Cincinnati/ Crime & Emergencies
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Published on October 17, 2019
Crime declining in Cincinnati: What's the latest in the trend?Photo: iStock

The number of crime incidents in Cincinnati saw an overall decrease last week, after a previous rise, according to data from SpotCrime, which collects reports from police agencies and validated sources. Incidents fell to 424 for the week of Oct. 7, down from 499 the week before.

The offenses that decreased the most were vandalism and assault. Vandalism fell to 52 incidents last week, from 79 the week before. Assault went from 145 to 122. Reports of assault have continued to fall for the last three weeks.

There was also a decrease in shootings, from nine incidents per week to one, and in theft, from 176 to 154 incidents.

There were 53 reported burglary incidents last week. That represents a decrease from 54 incidents the previous week. There were also 17 incidents of robbery, down from 20 the week before.

There were 25 reports of "other" crimes, an increase of nine from the previous week. SpotCrime's broad "other" category includes a variety of offenses like fraud, trespassing, public disturbance and traffic violations. Of those incidents, three involved arrests, such as for drug possession, down from five reported arrests the week before.

Looking at crime patterns in different areas of the city, Westwood, Over-The-Rhine and the Central Business District had the most reported incidents last week. Westwood and Over-The-Rhine were at the top of the list the previous week as well.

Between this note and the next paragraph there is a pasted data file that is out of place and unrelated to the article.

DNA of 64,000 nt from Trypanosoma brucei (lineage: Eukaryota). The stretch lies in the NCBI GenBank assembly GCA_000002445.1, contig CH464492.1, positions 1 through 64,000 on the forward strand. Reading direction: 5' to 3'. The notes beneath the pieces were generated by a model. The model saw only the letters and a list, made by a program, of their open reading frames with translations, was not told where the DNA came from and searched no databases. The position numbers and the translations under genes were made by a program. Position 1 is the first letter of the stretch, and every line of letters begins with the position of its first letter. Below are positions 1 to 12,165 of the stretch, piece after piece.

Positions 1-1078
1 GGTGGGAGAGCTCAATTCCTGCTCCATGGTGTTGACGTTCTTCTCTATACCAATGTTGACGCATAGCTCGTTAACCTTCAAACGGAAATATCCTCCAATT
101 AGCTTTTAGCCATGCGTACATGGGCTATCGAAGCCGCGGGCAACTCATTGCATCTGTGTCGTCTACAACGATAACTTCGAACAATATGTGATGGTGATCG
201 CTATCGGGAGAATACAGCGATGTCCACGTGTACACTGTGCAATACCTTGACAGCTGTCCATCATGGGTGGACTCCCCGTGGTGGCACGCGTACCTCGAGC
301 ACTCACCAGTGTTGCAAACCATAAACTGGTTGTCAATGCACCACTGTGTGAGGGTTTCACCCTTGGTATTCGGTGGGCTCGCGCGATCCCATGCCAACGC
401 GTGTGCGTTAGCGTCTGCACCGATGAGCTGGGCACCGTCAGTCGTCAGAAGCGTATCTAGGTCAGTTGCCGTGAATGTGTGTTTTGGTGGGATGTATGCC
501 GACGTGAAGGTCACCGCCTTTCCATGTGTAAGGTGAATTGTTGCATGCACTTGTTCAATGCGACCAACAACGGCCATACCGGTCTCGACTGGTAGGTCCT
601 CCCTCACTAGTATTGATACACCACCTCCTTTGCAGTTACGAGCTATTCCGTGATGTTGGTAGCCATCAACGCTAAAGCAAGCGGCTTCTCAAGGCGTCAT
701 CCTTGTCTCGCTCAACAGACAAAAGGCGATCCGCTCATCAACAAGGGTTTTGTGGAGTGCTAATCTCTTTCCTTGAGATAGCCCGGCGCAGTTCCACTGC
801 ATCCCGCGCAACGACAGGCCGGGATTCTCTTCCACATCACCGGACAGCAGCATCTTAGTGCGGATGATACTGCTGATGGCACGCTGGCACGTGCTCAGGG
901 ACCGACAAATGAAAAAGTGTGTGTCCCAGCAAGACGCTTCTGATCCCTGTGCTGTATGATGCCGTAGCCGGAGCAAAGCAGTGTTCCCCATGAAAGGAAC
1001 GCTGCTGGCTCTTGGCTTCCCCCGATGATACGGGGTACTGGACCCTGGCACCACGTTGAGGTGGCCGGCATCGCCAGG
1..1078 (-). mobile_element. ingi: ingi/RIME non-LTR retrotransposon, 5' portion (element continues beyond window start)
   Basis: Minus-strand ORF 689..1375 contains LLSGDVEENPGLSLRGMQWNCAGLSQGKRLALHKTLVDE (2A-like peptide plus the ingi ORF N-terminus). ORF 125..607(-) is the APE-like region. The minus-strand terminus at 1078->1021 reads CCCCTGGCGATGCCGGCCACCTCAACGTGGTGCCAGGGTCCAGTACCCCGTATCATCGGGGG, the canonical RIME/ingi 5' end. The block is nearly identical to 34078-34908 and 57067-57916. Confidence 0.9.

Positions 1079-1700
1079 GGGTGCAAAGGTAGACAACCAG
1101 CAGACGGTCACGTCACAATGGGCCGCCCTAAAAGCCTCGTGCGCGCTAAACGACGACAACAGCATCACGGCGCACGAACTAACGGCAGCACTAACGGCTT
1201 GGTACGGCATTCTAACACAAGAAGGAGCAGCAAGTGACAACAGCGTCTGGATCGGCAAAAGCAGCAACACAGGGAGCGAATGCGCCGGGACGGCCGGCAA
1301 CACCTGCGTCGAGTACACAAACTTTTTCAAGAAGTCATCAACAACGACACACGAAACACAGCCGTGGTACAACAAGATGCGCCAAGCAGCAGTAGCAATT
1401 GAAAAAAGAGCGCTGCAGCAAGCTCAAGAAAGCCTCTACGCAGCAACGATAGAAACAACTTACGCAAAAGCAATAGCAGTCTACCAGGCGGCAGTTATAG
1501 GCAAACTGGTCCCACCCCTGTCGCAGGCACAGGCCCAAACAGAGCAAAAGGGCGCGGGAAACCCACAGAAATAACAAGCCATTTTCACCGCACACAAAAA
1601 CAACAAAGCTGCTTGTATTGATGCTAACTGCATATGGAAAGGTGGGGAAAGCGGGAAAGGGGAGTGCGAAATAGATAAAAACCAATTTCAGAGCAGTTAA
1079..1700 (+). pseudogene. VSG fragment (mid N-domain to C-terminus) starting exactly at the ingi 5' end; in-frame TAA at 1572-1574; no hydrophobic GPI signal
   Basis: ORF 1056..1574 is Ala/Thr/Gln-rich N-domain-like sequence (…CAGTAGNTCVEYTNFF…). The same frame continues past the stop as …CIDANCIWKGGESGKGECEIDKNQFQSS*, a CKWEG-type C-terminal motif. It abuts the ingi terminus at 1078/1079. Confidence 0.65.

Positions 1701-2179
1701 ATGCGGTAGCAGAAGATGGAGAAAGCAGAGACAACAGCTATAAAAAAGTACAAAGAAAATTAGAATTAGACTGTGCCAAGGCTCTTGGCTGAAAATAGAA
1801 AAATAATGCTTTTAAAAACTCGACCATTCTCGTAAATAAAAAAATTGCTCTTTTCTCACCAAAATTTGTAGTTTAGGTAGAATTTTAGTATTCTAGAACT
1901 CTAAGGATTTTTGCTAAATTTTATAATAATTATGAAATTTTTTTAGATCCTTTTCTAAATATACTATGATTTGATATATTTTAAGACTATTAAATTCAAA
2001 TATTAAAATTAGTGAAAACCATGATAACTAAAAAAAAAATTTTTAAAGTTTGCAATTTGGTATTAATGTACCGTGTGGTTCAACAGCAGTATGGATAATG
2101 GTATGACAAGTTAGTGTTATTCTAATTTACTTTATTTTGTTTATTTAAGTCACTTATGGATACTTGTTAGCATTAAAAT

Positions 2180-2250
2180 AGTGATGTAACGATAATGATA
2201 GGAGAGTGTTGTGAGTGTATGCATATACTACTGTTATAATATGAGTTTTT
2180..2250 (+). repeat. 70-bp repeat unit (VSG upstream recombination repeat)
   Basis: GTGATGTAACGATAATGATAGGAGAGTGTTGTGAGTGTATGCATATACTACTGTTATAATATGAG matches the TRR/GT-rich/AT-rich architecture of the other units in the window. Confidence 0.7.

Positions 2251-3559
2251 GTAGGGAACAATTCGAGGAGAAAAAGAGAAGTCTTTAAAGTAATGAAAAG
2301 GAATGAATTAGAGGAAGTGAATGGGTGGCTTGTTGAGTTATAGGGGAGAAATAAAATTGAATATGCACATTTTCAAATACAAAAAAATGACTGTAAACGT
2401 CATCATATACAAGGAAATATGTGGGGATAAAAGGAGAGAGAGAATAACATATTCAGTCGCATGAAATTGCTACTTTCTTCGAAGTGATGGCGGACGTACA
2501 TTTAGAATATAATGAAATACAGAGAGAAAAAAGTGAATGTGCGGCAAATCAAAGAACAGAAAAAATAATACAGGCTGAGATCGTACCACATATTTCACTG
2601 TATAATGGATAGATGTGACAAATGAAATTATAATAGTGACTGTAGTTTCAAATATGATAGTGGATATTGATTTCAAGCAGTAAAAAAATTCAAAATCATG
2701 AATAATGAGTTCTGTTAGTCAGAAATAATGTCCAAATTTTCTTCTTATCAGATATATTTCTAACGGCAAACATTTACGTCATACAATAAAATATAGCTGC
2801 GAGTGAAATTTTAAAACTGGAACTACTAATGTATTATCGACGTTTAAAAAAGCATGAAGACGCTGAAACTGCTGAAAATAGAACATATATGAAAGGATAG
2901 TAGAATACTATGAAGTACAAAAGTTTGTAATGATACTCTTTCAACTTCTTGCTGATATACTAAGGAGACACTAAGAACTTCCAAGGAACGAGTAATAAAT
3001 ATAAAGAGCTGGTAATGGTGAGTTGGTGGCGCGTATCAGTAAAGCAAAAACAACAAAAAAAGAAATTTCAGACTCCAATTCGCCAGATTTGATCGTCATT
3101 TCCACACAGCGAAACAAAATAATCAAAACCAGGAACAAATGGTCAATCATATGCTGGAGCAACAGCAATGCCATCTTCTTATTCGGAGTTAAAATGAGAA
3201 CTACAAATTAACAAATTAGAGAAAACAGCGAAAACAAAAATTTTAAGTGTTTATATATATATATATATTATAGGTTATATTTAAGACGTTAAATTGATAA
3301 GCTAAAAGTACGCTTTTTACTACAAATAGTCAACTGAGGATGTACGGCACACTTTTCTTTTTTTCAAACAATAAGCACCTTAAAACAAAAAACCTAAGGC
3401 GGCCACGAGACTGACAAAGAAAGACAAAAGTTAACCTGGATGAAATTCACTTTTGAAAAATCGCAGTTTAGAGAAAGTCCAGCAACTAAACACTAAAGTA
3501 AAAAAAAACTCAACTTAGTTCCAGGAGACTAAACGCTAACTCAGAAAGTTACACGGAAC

Crime in East Price Hill decreased the most. Crime reports in Mt. Airy also fell, after increasing the week before, and incidents in West Price Hill are down considerably as well.

Regarding when most crimes are committed, Tuesday, Friday and Monday had the most reported crimes last week. The largest decrease from the previous week occurred on Sunday, Monday and Wednesday, while incidents on Friday went up. Comparing times of day, evening, late afternoon and late night continue to see the most crime incidents.

To report a crime in progress or life-threatening emergency, call 911. To report a non-urgent crime or complaint, contact your local police department.

Head to SpotCrime to get free local crime alerts in your area.

This story was created automatically using local crime data, then reviewed by an editor. Click here for more about our data sources and local crime methodology. Got thoughts about what we're doing? Go here to share your feedback.